Lovespoonbill / Pigllwycaru

Memory and narratives play a major role in David Rees Davies recent painting.

The two works selected from a from a recent body of work are compiled from notebooks made during visits to close family and relatives who left South Wales to live in Namibia and South Africa thirty years ago.  Visual elements are both intensely local and also remote and very exotic.   So it is that a ‘Welsh’ teapot can co-exist with an African Spoonbill. Strelitzia, the Bird of Paradise flower and the leek rest side by side around a hybrid ‘zebra’s’ neck. The paintings are unsettling in the way that jokes are unsettling. They offer visceral relief in the guise of cognitive dissonance. Puns, shocks, broken taboos and surrealism are key. Imagery is immediate and elements mix wit, colour and wild life.

The paintings are an exploration of emigration and dislocation.  Nature – a constant sauce of inspiration, is closely observed – animals, especially birds are depicted with remarkable fidelity. Objects are selected with mischievous care while humans are often treated satirically. Humour pervades the whole and ideas of Wales are both embraced and challenged.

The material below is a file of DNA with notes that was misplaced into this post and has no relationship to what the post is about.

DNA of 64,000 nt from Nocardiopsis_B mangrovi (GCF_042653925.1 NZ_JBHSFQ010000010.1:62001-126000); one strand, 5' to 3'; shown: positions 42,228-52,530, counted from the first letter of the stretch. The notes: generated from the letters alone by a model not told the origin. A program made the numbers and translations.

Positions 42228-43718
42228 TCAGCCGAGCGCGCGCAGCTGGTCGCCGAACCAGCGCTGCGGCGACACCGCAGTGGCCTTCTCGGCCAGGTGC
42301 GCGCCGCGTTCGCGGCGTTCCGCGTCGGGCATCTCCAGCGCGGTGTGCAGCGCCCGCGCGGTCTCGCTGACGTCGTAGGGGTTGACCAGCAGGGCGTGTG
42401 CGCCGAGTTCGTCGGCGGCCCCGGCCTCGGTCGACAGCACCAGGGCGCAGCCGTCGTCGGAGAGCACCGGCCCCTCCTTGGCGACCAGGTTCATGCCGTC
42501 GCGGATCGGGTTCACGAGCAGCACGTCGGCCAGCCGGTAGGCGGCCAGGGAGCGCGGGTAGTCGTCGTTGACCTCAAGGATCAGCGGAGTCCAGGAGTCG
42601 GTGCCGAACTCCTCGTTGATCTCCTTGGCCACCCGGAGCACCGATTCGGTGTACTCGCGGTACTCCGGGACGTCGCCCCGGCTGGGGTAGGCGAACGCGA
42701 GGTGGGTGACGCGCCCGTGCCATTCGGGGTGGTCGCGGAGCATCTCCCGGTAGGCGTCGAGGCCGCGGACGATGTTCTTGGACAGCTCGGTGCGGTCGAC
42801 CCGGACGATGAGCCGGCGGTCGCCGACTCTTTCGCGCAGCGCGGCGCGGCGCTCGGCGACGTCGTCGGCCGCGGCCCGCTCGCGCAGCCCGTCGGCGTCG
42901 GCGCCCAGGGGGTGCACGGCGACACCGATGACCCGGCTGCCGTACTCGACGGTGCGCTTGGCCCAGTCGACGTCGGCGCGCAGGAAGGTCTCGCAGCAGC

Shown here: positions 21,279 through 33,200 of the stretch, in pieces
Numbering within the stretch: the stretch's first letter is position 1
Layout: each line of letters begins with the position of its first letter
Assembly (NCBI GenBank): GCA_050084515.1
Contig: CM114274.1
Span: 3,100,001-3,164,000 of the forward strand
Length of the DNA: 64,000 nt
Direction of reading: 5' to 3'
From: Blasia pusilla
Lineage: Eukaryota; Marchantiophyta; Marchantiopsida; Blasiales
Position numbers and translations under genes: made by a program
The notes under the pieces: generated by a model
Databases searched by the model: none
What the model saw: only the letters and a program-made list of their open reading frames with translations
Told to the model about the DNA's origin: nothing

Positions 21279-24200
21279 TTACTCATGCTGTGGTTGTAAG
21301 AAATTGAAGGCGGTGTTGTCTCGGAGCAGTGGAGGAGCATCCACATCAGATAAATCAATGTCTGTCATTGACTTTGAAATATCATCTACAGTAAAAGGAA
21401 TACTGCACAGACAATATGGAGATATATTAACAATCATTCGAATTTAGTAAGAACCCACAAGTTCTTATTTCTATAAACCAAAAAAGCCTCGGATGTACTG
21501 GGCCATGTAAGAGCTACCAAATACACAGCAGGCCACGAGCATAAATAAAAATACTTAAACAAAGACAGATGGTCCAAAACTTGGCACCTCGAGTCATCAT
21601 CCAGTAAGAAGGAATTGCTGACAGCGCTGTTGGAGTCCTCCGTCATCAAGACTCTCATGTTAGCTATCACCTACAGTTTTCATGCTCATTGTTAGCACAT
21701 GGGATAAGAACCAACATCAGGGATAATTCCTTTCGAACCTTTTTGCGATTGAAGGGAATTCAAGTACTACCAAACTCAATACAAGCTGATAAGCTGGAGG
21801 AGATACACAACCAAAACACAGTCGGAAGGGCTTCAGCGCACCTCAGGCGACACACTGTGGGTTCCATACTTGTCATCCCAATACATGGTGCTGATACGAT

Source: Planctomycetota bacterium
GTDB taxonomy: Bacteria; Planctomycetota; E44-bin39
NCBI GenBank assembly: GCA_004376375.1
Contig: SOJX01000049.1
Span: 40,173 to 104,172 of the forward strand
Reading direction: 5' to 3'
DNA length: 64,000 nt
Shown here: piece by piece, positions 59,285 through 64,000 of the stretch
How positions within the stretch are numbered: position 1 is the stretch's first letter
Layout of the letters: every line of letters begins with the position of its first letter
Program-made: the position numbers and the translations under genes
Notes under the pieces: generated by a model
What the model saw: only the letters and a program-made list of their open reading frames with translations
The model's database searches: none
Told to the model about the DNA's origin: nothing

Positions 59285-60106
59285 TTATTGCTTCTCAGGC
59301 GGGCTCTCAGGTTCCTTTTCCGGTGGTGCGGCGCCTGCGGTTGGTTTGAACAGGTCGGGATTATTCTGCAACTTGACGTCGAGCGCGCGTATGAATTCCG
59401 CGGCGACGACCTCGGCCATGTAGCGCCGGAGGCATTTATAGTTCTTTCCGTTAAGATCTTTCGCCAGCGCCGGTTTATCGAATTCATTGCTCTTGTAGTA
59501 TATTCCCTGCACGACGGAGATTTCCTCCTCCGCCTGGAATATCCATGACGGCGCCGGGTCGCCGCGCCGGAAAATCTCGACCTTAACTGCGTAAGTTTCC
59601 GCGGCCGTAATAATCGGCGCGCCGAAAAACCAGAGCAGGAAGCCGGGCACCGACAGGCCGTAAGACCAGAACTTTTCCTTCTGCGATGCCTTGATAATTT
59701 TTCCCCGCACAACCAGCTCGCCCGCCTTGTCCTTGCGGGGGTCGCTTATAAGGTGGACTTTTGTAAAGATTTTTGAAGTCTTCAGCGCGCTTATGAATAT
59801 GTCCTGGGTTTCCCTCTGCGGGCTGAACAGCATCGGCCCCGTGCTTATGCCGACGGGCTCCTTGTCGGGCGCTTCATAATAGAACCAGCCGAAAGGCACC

One thing transforms into another.  Animals become puns and fables.  Nostalgic fondness for Wales lurches between affection, comedy, contradiction and confusion. Tommy Cooper’s fez manages to play its part as do rugby balls, bottle tops, chap-sticks, rosettes and knitting needles, often disconcertingly.  The identifiable but unlikely absurd and provocative images are full of contradictions.

Rees Davies’ work is always a curious mix of imagery – readily unpacking the artist’s memory onto a canvas as if he’s been stopped at a very unusual customs border.   Here any officers at the borders of memory are  subversive, remarkably open-minded and positively clownish in the way they process material.   These works have no problem allowing badly behaved symbols of personal memory out of their salon de refuses into remote and exotic locations. Such a combination makes for work that is settled (landscape), alert (the animals), tragic (the human story) and fragile (objects and their juxtaposition).

Colours are light, earth and sky go large, while objects – cigarette lighters, chewing gum, polo mints, love spoons and toy submarines are inserted with acerbic, dry and comic, daring timing.  The taste palate, like the colour pallet is bold.  Lines are agile and restless.  Animal imagery is dynamic, detailed and imbued with passionate, empathetic fidelity. This is a body of work -protecting and exposing, parodying and defending, lampooning and exalting the subject matter it chooses to portray.

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